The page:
Another difference in the two studies is seen in the relationship of family orientation with intergenerational influence. The magnitude of the correlations decreases substantially in the second study, with the only significant relationship indicating that intergenerational influence in convenience product choices increases with family orientation. One possible explanation for this inconsistency between the studies, is a change in the respondents' perspectives when completing the "Family Orientation" scale. The scale format does not specify which family group should be considered when responding, so, whereas the student sample (72% Never Married) would be expected to answer the questions based upon their experiences as children many of the respondents in the second study may have responded as parents. As a result, the measure is not necessarily representing the relationship which would be relevant to intergenerational influence in the present study. This is also supported by the findings in both studies regarding the negative impact on intergenerational influence of ever being married. Any future research examining these relationships must clearly indicate to adult respondents which family experiences they must consider when completing such scales, and may also want to consider the impact of multiple sets of parents when studying married respondents.

FIGURE 1

CONCEPTUALIZATION OF INTERGENERATIONAL INFLUENCE

In summary, a number of differences have been identified in the two studies. The discussions offered above have suggested some explanations for these differences; however, in some cases the discrepancies themselves appear to be informative. In the final section the findings of the two studies will be integrated and used to develop a model describing the nature of moderating effects on intergenerational transfer

CONCLUDING DISCUSSION

Figure 1 presents a simple conceptualization of the intergenerational transfer process, based upon the results presented above. The definition of intergenerational transfer, as the impact of parental influence on the behavior of offspring as adults, is represented as a precursor to choices regarding product and store choices. (Note that this is not to be construed as a complete model of choice, it represents only the nature of the intergenerational transfer process.) Moderating variables, which affect the transfer process are seen as falling into one of two categories. The first category represents variables which impact the strength of the influence. These variables include age, income, education and family orientation. For each of these variables, parental influence decreases as the opportunity for shopping experience increases. One situation for which parental influence continues to endure to a greater extent across these experiences is in the selection of convenience products. The best explanation for this effect seems to be that knowledge of parental choices is used as a time-saving heuristic when the products are not complex or involving.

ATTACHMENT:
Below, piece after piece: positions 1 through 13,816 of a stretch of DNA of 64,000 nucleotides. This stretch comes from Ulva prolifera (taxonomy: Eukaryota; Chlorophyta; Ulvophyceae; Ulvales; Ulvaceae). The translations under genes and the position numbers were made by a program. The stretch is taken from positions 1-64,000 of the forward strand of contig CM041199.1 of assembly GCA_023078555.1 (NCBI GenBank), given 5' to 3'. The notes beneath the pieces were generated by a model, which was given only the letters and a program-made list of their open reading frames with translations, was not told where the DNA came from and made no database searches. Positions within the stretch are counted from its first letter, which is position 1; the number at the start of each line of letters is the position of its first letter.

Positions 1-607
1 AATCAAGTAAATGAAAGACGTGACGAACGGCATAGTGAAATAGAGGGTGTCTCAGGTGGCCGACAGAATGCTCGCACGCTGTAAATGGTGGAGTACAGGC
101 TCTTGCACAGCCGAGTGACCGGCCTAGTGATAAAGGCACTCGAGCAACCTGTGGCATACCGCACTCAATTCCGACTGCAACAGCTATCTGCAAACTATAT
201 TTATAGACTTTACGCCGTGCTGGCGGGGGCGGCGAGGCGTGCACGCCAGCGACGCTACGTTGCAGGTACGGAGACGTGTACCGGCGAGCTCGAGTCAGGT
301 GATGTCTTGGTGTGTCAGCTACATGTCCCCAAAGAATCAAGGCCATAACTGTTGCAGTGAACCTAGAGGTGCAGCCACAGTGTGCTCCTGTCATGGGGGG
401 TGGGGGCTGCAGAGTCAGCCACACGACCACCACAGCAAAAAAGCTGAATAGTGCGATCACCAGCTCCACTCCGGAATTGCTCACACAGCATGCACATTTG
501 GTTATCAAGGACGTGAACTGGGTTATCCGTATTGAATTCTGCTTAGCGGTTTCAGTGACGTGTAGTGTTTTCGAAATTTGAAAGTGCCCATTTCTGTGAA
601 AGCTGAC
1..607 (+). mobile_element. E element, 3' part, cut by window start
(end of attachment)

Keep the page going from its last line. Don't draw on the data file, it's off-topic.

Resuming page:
The second category of moderators reflect the opportunity for parental influence. Variables such as marital status, living with parents and geographic proximity to parents all relate to the opportunity for continued interaction with parents. In general it appears that continued opportunity for interaction prolongs or emphasizes the degree to which adults' choices are tied to those of their parents. Effects of one of the variables in this category - marital status may be more complex than can be identified in the present study. Although being married clearly serves to reduce the influence of the respondents' parents in this survey, the nature of the questions did not allow the examination of possible influences of the spousal parents.

The purpose of this study was to examine intergenerational influence present in product and store decisions and to identify the nature of moderating effects in the intergenerational transfer process. The discussions above have presented specific comments regarding such moderating effects, as well as to develop a conceptual framework with which to further categorize and describe such effects. This represents only the first step in family understanding the role of parental influence on adults' consumption decisions. Further research is needed to identify the processes by which some of the effects seen in this study occur. For example, the present study does not explore the manner in which intergenerational effects are integrated into a marital situation. Understanding how a couple reconciles inconsistent parental experiences, or how parental influence is considered when an adult (or couple) moves to a different geographic area is beyond the scope of this research, but may help to further delineate the intergenerational transfer process. While many questions remain to be asked and answered regarding intergenerational effects, this paper has demonstrated the existence of such effects in a broad cross section of the population for both product and store choices.